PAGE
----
Think of DID as a fracturing of the personality at the time of personality formation. Often, DID patients have an early life trauma at the time of consolidation. All of us have imaginary friends at age three, and at age four. We all have those. The sense of self, the sense of a unified personality is really not formed until a little bit later in development. And think about a trauma that would prevent that normal synthesis of personality. That's typically what drives DID. Whereas, schizophrenia is a neurodegenerative disorder that occurs later in adolescence, or early adulthood. And that becomes the problem with perception.

So, DID has much more of a developmental feel, whereas schizophrenia has more of a neurodegenerative feel in terms of how you might frame it theoretically. But clinically, those are some distinguishing characteristics that we can see. Yes, voices on both sides. But a careful history of childhood and development, a careful history of thinking about the demographics of presentation, and the other symptoms associated with the illness should distinguish for a listening, and careful clinician fairly quickly between DID and schizophrenia.

Jessica Bard: How should these patients, patients with schizophrenia be managed?

Dr Clay Jackson: With respect, with compassion and, frankly, in almost all cases with robust pharmacology. There are many mental health diagnoses for which, excuse me, personal engagement, exercise, non-pharmacologic interventions, such as meditation, can be extremely helpful. And with schizophrenia, it can be as well. Yet, most of these patients will not do well unless they have intervention at the dopaminergic pathway. And so antipsychotics, first-generation, second generation, can be incredibly helpful in helping patients to organize their thoughts, to improve their effect, and to manage their behaviors.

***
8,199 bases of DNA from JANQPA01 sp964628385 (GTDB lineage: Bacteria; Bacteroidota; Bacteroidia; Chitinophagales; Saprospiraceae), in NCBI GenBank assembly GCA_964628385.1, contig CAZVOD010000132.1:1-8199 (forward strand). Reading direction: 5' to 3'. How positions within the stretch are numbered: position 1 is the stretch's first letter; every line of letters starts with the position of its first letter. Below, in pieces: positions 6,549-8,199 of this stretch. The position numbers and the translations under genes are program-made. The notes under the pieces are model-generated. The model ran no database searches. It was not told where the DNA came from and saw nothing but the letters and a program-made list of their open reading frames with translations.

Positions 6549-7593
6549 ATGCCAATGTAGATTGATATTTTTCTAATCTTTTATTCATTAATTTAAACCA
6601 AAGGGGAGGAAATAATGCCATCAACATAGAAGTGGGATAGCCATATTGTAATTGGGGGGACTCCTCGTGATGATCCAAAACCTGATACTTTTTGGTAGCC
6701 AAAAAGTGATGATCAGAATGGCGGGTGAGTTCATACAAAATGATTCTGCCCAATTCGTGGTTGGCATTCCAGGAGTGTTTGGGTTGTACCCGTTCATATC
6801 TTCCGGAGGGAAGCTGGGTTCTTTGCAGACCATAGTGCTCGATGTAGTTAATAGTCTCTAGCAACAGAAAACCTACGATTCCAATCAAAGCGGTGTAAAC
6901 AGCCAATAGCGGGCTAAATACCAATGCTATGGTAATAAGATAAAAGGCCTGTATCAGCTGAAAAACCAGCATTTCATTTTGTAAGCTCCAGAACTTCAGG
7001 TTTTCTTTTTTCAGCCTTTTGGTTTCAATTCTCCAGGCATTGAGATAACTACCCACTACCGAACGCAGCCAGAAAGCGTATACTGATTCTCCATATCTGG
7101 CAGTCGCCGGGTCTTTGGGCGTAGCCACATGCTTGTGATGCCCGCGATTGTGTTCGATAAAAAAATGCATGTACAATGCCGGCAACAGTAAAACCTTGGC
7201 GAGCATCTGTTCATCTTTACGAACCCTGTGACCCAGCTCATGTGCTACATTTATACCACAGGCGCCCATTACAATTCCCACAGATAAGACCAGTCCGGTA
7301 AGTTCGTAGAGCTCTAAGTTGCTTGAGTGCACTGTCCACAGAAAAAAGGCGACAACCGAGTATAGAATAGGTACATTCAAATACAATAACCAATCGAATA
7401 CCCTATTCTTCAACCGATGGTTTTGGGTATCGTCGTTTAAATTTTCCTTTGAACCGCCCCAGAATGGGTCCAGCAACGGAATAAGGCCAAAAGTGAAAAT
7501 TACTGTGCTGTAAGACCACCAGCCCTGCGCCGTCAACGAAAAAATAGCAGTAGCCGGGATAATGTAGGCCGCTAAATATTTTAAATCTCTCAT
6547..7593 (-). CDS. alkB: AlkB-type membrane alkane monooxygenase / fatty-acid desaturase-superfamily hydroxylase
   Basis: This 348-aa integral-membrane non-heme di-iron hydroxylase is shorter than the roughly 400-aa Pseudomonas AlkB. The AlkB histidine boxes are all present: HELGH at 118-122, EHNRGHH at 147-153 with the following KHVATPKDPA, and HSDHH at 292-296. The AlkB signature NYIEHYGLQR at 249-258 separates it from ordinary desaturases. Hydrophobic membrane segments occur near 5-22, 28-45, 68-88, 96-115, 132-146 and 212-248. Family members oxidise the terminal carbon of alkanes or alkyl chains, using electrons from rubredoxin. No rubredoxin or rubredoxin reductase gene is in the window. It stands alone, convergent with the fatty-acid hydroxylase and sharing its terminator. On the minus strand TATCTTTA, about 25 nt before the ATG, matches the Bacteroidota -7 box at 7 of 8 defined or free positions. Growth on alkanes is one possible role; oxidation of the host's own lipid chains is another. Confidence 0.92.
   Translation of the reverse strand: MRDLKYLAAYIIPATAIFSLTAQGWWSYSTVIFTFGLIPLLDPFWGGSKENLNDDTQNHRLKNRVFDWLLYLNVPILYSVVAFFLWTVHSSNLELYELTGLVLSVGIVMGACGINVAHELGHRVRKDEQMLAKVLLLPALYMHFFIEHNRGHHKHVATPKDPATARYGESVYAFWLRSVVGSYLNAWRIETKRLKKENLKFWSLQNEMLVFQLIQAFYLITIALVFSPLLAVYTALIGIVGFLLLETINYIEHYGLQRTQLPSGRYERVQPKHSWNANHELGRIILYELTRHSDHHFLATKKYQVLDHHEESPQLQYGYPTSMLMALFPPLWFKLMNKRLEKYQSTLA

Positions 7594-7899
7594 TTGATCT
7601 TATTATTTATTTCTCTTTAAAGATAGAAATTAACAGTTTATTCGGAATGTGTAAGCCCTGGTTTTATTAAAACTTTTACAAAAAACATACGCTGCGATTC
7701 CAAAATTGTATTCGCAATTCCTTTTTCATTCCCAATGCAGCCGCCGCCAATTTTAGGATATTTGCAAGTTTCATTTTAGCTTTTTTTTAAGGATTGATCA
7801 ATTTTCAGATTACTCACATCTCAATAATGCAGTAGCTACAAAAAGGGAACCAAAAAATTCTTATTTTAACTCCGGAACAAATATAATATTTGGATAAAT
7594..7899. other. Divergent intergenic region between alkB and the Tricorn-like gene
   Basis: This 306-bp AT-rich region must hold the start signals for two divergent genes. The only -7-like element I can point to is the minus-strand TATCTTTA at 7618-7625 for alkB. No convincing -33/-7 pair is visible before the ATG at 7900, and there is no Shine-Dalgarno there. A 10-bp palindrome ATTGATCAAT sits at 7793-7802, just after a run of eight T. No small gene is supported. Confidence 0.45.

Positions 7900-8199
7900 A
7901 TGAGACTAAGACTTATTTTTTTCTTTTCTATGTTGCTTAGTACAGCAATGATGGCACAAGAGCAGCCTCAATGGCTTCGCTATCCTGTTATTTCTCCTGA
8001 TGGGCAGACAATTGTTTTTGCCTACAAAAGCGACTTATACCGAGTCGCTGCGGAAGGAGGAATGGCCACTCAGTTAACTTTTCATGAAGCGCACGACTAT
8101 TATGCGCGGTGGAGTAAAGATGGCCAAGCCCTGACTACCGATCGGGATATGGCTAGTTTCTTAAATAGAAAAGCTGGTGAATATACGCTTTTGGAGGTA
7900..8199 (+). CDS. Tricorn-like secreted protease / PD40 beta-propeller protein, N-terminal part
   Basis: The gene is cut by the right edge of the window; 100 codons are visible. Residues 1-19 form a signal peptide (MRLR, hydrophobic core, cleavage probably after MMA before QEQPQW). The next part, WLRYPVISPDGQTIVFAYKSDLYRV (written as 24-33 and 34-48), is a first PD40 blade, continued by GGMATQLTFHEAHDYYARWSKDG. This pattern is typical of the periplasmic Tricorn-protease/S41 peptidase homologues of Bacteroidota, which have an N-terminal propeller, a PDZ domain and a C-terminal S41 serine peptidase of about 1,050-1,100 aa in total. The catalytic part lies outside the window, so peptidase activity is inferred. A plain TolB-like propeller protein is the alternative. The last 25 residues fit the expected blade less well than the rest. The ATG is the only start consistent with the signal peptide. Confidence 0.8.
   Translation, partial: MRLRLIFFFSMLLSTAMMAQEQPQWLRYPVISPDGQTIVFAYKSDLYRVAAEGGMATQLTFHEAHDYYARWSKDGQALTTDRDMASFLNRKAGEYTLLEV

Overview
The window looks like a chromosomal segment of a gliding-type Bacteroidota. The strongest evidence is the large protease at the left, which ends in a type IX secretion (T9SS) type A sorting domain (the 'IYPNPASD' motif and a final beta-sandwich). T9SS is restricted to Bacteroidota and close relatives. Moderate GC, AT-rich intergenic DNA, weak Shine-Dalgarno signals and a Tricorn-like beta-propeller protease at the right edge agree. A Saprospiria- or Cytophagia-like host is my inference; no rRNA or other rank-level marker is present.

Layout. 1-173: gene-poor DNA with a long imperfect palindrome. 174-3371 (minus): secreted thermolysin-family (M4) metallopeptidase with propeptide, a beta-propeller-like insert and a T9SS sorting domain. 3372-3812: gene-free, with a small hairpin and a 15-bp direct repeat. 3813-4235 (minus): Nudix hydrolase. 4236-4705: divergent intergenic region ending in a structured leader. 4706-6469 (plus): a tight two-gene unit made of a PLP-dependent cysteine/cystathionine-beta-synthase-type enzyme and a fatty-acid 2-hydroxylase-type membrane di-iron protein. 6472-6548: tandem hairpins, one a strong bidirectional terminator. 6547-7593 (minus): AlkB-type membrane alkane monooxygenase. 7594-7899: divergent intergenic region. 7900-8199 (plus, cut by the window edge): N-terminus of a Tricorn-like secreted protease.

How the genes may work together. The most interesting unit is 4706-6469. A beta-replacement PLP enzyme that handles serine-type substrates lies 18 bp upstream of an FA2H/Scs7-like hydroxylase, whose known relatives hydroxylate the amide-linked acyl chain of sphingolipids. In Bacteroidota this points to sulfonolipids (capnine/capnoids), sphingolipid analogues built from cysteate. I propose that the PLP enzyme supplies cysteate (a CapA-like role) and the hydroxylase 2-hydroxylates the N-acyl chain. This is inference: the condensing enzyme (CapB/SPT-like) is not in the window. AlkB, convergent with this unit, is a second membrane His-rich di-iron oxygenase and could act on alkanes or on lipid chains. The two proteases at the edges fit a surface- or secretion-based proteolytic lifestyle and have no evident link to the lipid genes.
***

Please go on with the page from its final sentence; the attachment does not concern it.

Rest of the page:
Now, there are a number of pharmacologic targets that are involved in schizophrenia. There's the dopamine hypothesis, there's the serotonergic hypothesis. There are those who are studying the effects of GABA and glutamate in these patients. But, classically, alteration of dopaminergic challenges in these patients has been the sine qua non, or the cornerstone of treatment. So typical or atypical antipsychotics will be the foundation of pharmacologic treatment.

Now, having said that, and emphasizing the importance of pharmacology, I do want to say that we don’t just give these patients tablets, or inject them with medications, and then say, "Go your way. We'll see you at the next appointment." Community support, psycho-education, and social work support can be so valuable in preserving the relational, and vocational vitality of patients with schizophrenia. The goal is not just deinstitutionalization. The goal is maximal societal integration, and having these patients reach their fullest potential. And that's not possible with pharmacology alone.